Muoi The Curse Returns Review: The Vietnamese horror sequel to the 2007 film is also known was Ten: The Curse Returns or Muoi Loi Nguyen tro lai stars Chi Pu as Linh, Rima Thang Vy as Hang, Anh Thu as Muoi, Dinh Y Nhung as Dieu and others. It has a 95-minute running duration, was directed by Hang Trinh, and was made by Silver Moonlight Entertainment. The film premiered earlier for the local audience, but only now on April 30, 2023 has it been released on Netflix for the international viewers.
Muoi The Curse Returns Review Does Not Contain Any Spoilers
Muoi The Curse Returns is a Vietnamese horror sequel to the 2007 film, directed by Hang Trinh and produced by Silver Moonlight Entertainment.
Muoi The Curse Returns Review
they’re carrying traumas of their own while dealing with the cursed context of their location. And so the movie mostly tries to become about all the secrets and vengeful emotions people bury deep within that eventually shape into abstract horrors. But, in movies like this, they’re finally manifested in the shape of old curses which can only be lifted once the conflicts of the present are resolved.
While the intentions behind the theme seem genuine enough, the translation on to the screen distances itself from the same grounded approach. Acting comes off as exaggerated with sudden outbursts from the actors at some places. Parts of it made me cringe, even if they are intended to play with the idea that it is a horror film. At one point, the amalgamation of all these aspects made me feel as if the movie was going through its own streak of mood swings along the way.
With the curse having similar implications in the past, the new age story between the two friends becomes a replica of not only the past, but of also the perennial cliches that, in their story, transfer into a cliched approach and has nothing new to offer.
It is challenging to follow the storylines when multiple vehicles are travelling parallel to each other. And, it all becomes even harder to decipher as we move towards the ending. The film leaves you with a lot of unanswered questions before dumping all of the enormous backstories (of both the characters from the present and those from the past) at once in an effort to tie these themes together. The plots appear to be disconnected despite the links that have been made, giving the impression that I am watching multiple movies at once. This makes it all the more confusing when new information is revealed.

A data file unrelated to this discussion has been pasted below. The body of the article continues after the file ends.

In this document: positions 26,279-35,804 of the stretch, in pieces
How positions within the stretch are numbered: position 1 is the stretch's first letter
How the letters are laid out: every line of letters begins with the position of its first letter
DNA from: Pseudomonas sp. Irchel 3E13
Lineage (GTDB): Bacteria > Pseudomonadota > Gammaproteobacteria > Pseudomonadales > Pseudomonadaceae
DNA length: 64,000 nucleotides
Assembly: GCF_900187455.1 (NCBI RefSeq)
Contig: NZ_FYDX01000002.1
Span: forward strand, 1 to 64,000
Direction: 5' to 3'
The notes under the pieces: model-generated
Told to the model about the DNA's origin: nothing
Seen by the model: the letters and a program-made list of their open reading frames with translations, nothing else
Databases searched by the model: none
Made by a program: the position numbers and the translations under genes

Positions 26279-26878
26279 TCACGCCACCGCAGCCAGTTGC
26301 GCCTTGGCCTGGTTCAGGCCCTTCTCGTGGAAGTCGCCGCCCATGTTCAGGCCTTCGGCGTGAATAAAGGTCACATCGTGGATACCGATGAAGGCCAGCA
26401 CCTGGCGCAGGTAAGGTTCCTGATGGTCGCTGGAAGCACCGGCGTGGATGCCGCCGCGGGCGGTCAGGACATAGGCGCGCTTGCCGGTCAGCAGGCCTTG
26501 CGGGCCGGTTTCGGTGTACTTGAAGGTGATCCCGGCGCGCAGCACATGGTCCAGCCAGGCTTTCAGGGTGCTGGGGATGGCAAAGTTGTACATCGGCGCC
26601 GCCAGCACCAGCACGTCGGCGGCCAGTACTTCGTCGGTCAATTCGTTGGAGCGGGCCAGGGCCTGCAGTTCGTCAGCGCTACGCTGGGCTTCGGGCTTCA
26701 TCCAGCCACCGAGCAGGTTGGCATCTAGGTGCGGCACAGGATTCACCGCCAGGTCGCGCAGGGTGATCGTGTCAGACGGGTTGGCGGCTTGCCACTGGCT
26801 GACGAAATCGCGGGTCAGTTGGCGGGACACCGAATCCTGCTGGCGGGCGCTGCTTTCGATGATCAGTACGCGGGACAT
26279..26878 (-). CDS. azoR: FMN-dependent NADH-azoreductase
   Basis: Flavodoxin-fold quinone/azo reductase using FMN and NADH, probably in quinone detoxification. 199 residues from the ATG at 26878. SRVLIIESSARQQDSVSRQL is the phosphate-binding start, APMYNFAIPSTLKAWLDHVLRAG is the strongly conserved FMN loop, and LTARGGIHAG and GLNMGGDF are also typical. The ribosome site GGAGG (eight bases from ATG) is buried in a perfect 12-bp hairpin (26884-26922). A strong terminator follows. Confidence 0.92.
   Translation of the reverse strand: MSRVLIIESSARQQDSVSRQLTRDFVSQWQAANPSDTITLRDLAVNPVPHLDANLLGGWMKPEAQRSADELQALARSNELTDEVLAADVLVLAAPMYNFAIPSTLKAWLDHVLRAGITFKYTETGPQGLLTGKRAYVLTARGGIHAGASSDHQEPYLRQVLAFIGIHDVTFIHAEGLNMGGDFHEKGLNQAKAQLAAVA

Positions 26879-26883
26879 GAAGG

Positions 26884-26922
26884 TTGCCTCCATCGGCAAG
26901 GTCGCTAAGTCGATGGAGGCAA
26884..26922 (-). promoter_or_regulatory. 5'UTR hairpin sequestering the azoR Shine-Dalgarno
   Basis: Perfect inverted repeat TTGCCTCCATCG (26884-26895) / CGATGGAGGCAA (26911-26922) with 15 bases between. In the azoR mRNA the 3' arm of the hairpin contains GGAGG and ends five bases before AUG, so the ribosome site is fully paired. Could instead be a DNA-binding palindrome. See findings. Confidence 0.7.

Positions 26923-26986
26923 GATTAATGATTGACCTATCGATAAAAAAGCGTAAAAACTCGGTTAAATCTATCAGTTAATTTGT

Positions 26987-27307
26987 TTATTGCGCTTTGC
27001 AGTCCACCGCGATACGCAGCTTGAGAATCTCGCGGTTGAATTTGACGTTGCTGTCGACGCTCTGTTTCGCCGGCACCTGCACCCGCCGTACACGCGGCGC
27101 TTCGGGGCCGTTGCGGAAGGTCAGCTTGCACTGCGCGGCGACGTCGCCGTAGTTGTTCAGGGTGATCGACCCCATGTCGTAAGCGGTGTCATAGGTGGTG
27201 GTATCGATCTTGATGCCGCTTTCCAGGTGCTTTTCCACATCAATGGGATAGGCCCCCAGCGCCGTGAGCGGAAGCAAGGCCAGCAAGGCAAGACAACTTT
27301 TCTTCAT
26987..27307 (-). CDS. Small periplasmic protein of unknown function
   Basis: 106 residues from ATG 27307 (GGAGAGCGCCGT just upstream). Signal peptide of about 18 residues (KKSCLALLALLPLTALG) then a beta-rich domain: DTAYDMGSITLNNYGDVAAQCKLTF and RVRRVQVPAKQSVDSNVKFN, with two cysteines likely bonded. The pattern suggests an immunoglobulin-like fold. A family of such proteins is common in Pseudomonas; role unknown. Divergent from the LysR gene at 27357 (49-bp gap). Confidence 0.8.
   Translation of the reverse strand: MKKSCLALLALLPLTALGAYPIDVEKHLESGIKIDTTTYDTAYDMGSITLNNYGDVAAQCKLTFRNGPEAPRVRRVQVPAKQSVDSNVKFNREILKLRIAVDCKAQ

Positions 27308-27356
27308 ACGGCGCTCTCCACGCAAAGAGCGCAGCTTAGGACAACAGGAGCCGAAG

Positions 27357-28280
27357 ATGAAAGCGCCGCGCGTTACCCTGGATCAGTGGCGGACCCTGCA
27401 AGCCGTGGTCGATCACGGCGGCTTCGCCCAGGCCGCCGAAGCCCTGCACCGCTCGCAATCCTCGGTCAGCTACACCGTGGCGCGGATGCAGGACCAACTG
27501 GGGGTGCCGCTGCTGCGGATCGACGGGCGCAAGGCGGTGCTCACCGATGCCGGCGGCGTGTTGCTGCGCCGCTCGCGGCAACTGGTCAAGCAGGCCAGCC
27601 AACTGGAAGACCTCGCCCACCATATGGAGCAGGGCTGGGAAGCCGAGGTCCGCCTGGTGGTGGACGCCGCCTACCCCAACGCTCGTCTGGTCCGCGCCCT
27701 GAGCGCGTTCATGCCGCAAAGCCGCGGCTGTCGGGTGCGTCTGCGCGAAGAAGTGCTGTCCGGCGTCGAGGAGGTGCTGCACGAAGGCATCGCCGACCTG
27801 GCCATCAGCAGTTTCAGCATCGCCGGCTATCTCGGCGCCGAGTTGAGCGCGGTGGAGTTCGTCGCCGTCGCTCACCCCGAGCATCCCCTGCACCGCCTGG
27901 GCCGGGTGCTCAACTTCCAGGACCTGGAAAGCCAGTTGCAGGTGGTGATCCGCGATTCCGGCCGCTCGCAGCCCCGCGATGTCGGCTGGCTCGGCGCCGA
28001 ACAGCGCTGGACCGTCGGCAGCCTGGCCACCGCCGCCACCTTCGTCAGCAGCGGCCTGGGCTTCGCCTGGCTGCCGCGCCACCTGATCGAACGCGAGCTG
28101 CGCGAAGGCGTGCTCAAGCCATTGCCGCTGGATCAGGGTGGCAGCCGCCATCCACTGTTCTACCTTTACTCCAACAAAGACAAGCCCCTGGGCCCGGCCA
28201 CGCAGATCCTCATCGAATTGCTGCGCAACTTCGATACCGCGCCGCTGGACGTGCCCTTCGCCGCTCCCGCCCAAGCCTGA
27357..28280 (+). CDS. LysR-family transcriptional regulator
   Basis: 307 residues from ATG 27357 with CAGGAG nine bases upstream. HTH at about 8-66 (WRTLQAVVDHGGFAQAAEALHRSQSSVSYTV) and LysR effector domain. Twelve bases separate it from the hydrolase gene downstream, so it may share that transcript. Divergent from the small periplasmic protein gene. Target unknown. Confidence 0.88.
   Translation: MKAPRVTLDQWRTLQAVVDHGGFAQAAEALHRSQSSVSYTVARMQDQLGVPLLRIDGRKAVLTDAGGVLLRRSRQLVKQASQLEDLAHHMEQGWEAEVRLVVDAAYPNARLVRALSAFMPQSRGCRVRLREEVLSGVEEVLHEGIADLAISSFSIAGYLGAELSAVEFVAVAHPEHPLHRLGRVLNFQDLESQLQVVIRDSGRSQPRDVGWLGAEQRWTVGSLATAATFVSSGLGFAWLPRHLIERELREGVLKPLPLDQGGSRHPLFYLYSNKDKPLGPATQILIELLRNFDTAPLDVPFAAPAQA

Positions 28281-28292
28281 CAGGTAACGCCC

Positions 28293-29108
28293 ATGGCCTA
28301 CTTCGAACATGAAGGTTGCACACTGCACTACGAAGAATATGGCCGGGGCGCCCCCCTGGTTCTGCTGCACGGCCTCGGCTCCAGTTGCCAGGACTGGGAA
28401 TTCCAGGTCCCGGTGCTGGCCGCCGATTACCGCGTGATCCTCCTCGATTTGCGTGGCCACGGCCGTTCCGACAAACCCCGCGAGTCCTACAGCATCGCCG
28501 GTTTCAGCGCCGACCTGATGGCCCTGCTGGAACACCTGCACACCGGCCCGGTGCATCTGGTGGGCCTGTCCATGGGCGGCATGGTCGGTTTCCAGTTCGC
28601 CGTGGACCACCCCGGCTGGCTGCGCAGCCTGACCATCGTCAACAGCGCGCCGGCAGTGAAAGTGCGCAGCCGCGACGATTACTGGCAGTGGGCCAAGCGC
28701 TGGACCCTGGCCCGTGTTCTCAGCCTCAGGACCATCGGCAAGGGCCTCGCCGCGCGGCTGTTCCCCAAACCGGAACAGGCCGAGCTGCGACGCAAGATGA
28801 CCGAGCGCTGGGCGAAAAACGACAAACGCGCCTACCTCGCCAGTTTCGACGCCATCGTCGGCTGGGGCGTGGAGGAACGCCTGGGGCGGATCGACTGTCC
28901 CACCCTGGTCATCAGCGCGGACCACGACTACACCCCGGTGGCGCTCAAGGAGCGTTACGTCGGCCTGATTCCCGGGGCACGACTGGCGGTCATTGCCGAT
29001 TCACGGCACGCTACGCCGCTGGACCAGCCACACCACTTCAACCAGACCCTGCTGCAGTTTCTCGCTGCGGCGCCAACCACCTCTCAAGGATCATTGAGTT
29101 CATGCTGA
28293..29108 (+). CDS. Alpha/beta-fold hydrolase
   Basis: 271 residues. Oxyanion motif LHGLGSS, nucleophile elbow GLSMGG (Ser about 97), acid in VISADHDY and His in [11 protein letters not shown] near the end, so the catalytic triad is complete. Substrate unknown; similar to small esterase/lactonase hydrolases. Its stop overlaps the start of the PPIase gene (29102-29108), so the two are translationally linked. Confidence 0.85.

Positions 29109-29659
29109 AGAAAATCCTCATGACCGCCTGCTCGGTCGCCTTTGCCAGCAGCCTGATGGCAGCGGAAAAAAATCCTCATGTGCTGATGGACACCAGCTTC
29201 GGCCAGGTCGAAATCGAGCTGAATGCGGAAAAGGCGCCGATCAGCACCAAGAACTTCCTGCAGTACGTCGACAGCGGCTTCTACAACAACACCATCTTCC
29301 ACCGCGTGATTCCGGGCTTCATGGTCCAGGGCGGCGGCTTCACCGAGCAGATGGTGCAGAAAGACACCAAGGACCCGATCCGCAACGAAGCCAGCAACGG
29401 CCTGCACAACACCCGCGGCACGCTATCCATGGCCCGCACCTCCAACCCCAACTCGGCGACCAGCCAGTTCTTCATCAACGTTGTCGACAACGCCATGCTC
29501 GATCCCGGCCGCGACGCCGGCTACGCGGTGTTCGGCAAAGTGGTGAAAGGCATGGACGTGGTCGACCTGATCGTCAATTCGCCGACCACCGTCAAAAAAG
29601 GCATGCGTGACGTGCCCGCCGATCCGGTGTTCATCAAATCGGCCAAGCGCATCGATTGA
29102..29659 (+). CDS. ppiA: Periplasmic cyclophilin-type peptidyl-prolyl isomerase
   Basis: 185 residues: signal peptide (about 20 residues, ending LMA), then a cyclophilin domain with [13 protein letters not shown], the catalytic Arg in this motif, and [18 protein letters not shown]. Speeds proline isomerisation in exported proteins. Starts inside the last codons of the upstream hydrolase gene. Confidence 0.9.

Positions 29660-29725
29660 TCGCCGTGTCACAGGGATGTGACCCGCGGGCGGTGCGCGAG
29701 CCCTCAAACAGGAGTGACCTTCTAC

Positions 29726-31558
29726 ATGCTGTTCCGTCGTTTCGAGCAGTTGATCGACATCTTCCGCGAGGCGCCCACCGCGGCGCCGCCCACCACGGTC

The plot includes several instances of adultery since Linh and Hang’s friendship is currently being tested as a result of their common past. However, neither the story, nor the acting makes you want to root for the two friends’ case because their relationship is never foregrounded with any sort of depth or feeling.
The costumes adorned by them push for an idea between the whole good vs evil discourse, and here the writing layers down its nuances by subverting it all in the end, which somewhat balances out the disappointment felt earlier, but not really due to the haphazard pacing. Initially jump-scares are incorporated in the film, but the second half got so messy that I lost sense of what was happening and even who all these characters are (except the two friends). It was so hard to keep up with all the truth bombs exploding simultaneously that seeing the multiple subplots flesh out a united front became impossible for me.
Muoi The Curse Returns: Final Thoughts
There are movies that leaves you disturbed because of how much they give you to ponder over, but this one left me empty-handed with only confusion as the omnipresent partner by my side. At least, the setting is convincing enough in terms of bringing an archetypal location to light as often seen in horror flicks – a deserted and isolated mansion in the middle of nowhere with cracks all over and whatnot. Even though I was eventually able to understand the various steps in the plot, several elements were still left out in the absence of more thorough justifications.
Nevertheless, the movie never gave me enough reasons or motivation to emotionally connect with its characters until the very end, so I hardly felt the urge to delve into them or watch it again to learn more about it all. The film’s worst flaw is that, despite the mounting bodies, I never felt sincerely sorry for anyone, despite the fact that the story plainly intended for me to do so.
Muoi: The Curse Returns is now streaming on Netflix.
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